Timeline of recurrence after primary and secondary pilonidal sinus surgery.
ABSTRACT This study was designed to evaluate the timeline of recurrence of pilonidal sinus disease after primary vs. multiple surgery. Data of medical military service in Germany were reviewed.
Telephone interview of 205 patients after pilonidal sinus disease surgery after median interval of 14.8 (standard deviation +/-3.9) years was conducted. A total of 345 patient charts with pilonidal sinus disease recurrence and fully documented previous surgery history were analyzed.
Pilonidal sinus disease recurred in 41 of 205 patients (20 percent; actuarial survival 22 percent) after first surgery. Median recurrence-free-interval was 1.8 (range, 0.1-16.5) years. Twenty-nine of 41 of all recurrences (71 percent) were observed within four years after primary surgery. Fifteen of 50 patients (30 percent) treated by primary closure had recurrent disease after a median recurrence-free interval of 2.7 (range, 0.2-13.5) years compared with 24 of 144 patients (17 percent), who experienced recurrence after rhomboid excision and open wound treatment after a median of 1.8 (range 0.1-16.5) years (P = 0.081, long-rank-test). Analysis of 345 recurrent disease charts revealed that recurrence time decreased for multiple recurrences compared with first recurrence (R1 vs. R2: P = 0.07; R2 vs. R3: P = 0.03, Mann-Whitney U test).
Long-term recurrence rate was 22 percent and thus higher than previously reported. This may be attributed to the long follow-up interval. Recurrences up to 20 years after surgery were seen. Our data provide evidence that follow-up after first to the third pilonidal sinus surgery should complete or exceed five years, because the majority of recurrences occur during this postoperative interval. Nevertheless, even a five-year follow-up will still miss 25 percent of recurrences.
- SourceAvailable from: Jorge Baixauli[Show abstract] [Hide abstract]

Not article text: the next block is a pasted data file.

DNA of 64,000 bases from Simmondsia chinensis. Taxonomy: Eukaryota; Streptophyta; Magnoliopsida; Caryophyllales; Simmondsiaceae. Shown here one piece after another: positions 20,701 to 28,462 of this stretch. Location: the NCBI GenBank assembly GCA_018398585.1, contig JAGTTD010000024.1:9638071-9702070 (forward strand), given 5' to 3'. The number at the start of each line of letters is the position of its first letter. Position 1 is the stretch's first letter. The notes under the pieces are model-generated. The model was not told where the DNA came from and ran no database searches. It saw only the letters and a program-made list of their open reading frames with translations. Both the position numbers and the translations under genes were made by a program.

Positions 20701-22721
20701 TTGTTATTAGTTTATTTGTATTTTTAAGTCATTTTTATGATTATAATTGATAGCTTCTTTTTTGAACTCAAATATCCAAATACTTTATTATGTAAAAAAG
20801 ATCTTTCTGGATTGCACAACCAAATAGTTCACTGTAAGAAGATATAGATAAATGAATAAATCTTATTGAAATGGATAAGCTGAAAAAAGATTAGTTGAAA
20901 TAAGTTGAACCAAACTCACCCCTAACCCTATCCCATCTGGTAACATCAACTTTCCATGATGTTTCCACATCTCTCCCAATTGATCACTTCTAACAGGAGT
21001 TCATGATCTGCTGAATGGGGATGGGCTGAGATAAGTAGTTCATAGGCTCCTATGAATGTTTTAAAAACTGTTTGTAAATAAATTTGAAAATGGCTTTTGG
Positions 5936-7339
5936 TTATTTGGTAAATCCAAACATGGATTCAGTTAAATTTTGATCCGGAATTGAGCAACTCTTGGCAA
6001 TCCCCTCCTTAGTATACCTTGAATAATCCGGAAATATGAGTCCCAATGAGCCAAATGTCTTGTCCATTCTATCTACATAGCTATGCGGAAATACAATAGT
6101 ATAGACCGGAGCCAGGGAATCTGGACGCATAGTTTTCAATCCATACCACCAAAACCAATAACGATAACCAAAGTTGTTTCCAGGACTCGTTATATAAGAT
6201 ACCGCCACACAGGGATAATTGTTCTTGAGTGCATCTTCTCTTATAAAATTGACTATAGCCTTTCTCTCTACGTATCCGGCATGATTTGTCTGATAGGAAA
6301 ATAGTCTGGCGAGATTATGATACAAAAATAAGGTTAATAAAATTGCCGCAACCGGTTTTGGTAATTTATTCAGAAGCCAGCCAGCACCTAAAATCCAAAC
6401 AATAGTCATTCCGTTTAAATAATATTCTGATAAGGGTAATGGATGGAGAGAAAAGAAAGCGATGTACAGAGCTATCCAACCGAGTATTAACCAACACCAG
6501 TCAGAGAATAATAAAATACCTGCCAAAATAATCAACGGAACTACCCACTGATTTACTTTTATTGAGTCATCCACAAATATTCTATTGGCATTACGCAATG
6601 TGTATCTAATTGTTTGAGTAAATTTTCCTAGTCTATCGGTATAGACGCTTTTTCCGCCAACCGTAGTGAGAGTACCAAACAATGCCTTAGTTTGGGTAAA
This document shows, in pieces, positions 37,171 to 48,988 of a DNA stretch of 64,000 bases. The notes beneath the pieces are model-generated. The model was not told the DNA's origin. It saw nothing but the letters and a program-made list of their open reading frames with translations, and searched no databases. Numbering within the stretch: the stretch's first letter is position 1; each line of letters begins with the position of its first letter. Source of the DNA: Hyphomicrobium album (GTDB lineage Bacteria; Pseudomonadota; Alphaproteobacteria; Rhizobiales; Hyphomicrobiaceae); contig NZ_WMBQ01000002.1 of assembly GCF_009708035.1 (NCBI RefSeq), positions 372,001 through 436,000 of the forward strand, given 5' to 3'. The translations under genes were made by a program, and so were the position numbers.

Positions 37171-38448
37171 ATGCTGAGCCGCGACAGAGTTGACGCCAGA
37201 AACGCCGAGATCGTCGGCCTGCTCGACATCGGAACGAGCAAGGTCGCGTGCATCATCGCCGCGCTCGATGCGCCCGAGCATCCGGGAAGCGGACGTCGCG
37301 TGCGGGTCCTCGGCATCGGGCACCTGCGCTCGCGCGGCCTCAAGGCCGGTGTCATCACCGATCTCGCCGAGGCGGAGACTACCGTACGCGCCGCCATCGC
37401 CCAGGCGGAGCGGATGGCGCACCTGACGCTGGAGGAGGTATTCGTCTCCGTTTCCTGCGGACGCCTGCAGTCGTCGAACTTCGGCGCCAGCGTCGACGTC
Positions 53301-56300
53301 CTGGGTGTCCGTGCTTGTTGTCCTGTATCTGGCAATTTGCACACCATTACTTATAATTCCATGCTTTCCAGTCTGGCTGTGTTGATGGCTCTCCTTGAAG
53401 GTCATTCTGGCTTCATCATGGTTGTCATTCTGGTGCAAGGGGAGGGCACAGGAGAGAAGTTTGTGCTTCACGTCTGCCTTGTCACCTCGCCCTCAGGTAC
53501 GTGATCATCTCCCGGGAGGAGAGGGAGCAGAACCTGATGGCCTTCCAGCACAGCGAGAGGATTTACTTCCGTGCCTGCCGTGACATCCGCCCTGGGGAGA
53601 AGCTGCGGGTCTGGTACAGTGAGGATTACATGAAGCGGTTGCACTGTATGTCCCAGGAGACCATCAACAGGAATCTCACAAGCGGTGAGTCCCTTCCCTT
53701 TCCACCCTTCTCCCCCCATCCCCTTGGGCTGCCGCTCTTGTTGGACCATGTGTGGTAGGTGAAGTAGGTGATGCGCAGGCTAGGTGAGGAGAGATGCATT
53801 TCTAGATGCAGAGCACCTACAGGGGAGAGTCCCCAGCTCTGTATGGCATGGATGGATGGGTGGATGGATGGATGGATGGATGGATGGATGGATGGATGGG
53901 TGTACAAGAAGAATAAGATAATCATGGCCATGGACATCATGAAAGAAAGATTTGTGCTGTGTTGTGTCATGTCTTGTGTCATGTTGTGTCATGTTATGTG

ABSTRACT: No definitive surgical treatment for non-acute pilonidal disease has been established thus far. We herein report the short-term and long-term outcomes of 74 consecutive patients who underwent the cleft lift procedure for non-acute pilonidal disease.Surgery Today 05/2014; · 0.96 Impact Factor
- [Show abstract] [Hide abstract]
ABSTRACT: Pilonidal is a painful disease which occurs mainly in the sacrococcygeal area. In 1833 Herbert Mayo first reported a case of a young woman with a hair-containing sinus in the sacrococcygeal area. In 1880, Hodge suggested the term "pilonidal" from the Latin "pilus" for hair and "nidus" meaning nest. Effect of using autologous platelet-rich plasma (PRP) on pain reduction in patients with pilonidal abscess, subjected to extensive surgical removal tissue, was investigated through a clinical trial. The trial was conducted on two groups from the Center for Surgical Research at Mashhad University of Medical Sciences located at Ghaem hospital in Mashhad city in 2011. Purposive sampling was conducted and the samples were randomly assigned to two groups including test and control. All of the patients referred to the surgical unit of Imam-Reza hospital with acute pilonidal abscess (sacrococcygeal abscess) were considered and randomly assigned to two groups. Patients' dressing was not removed for two days. To avoid systematic errors (Bias), the resident who checked the wound for the first time was completely unaware of the patient's treatment plan. Recovery process and wound healing were monitored for the two groups and compared with each other (every other day for 10 days, and then once a week until complete healing). Data analysis was performed using SPSS19 software with Chi-square, independent t, and Mann-Whitney tests. Based on the obtained results it was found that the pain in the test group was significantly reduced in the first and fourth weeks (P < 0.05), compared to the control group. Therefore, it has been demonstrated that using PRP can significantly reduce pain in patients subjected to surgical treatment for their pilonidal abscess.Iranian Red Crescent medical journal. 11/2013; 15(11):e6301.
- [Show abstract] [Hide abstract]
ABSTRACT: Off-midline closure after excision and primary closure in the treatment of sacrococcygeal pilonidal disease has been suggested to improve surgical outcomes and reduce median recurrence rate. The aim of this study was to investigate several features known to be related to recurrence, allowing adequate comparison of recurrence between D-shaped asymmetric and symmetric excision in the treatment of sacrococcygeal pilonidal disease. An analysis of a prospectively maintained database of 569 surgical excisions performed for sacrococcygeal pilonidal disease between 1988 and 2007 was performed. The recurrence rate was lower in the asymmetric (n = 423) than in the symmetric (n = 101) group (9% vs 22.0%, P = .0001). After a median follow-up period of 11 years, 5-year 10-year, and 20-year disease-free survival rates were higher in the asymmetric group (94%, 92%, and 89% vs 84%, 79%, and 71%, respectively, P = .005). D-shaped asymmetric excision is an effective treatment of sacrococcygeal pilonidal sinus. Better long-term recurrence rates are achieved compared with symmetric excision, when stratified for several features known to be related to recurrence.American journal of surgery 10/2013; · 2.36 Impact Factor